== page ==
Scripture Incarnate: Matthew 1:1

Scripture Incarnate: Matthew 1:1 April 2, 2013

Fire of Mercy, Heart of the Word: Meditations on the Gospel According to Saint Matthew I am reading through Fire of Mercy, Heart of the Word, Vol. I, Erasmo Leiva-Merikakis’ commentary on the Gospel of Matthew. You can see all of my posts on this subject here.

Erasmo’s view of scripture is deeply incarnational. Jesus is the incarnate Word of God; and the purpose of scripture is too bring us face to face with Him. Though the Bible, God’s word written, is not in itself divine, still:

The written word of the evangelist: Is it not an incarnation of the spirit of his spoken word, breathed from his mouth of flesh on the roads of Palestine?

And this is why Erasmo bases his commentary on the original Greek text of Matthew’s gospel. Nothing about the Incarnation of Christ is an accident: not the time, not the place, and not the people. If we accept God’s omnipotence, then we have to say that the Gospel was ultimately recorded in Koine Greek because that’s the way the Lord wanted it. It’s worth looking at it that way, to see what we might see. (And then, Erasmo quotes a Hassidic proverb: “To read the Scriptures in translation is like kissing your wife through a handkerchief.”) Not, I hasten to add, that you need to know Greek to read this book, which is fortunate because otherwise I wouldn’t be able to read it.

Erasmo begins his commentary with the title of the work, “good tidings according to Matthew”. And here again we see the Incarnation at work. Christ is God Incarnate, the fullest Revelation of God to His people. To know the Father, we must know the Son. And the principle way we know the Son is through his witnesses, and especially through the four evangelists.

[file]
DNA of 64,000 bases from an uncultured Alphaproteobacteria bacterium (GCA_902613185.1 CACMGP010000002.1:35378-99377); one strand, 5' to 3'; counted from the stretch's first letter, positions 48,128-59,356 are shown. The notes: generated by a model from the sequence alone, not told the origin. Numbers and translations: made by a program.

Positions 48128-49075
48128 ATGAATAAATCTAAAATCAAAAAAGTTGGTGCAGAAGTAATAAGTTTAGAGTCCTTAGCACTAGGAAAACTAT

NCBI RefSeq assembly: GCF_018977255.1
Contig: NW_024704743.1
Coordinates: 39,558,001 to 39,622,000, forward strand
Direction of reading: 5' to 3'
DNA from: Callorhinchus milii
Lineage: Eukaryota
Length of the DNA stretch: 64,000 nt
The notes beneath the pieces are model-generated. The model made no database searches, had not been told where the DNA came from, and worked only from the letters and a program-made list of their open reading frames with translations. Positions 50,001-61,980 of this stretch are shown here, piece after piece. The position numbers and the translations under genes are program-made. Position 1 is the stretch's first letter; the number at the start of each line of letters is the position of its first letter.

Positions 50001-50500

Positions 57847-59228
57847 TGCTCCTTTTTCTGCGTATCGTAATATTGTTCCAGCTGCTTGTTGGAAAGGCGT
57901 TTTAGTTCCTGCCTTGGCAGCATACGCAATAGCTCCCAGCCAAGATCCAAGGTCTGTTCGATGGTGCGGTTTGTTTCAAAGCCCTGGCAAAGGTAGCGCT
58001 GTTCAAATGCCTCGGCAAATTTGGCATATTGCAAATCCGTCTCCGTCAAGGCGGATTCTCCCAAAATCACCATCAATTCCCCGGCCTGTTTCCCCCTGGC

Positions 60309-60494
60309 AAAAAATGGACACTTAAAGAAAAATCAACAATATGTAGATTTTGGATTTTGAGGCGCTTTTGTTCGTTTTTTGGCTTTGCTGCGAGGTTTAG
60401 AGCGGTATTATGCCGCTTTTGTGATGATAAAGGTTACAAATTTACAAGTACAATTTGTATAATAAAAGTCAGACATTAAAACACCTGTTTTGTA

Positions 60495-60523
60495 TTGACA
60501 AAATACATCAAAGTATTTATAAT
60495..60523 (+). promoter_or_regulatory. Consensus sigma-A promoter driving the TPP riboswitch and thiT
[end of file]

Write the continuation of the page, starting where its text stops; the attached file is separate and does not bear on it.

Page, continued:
We might put it like this: Christ, God Incarnate, is the embodied revelation of God, and the content of that revelation. The Church—the Apostles and their heirs, the multitude of saints, and all the rest of us—as the Mystical Body of Christ is also in a way the embodied revelation of God, and specifically the means of transmitting that revelation. The Church says that general revelation ended with the Apostles, and this is certainly true, but in another sense revelation is continually on-going as we encounter Christ in the scriptures and pass Him along to others. The content of revelation is unchanged and unchanging, but Christ will continually reveal it to each of us, if only we let Him. Erasmo says,

We come to see who God is and experience the depth of his love only by being taken up into the faith of the saints (in this case, St. Matthew), those who proclaim to us by the witness of their life and words the reality of the God who inhabits them.

When God descends to earth and enters human history, He doesn’t do so by halves.

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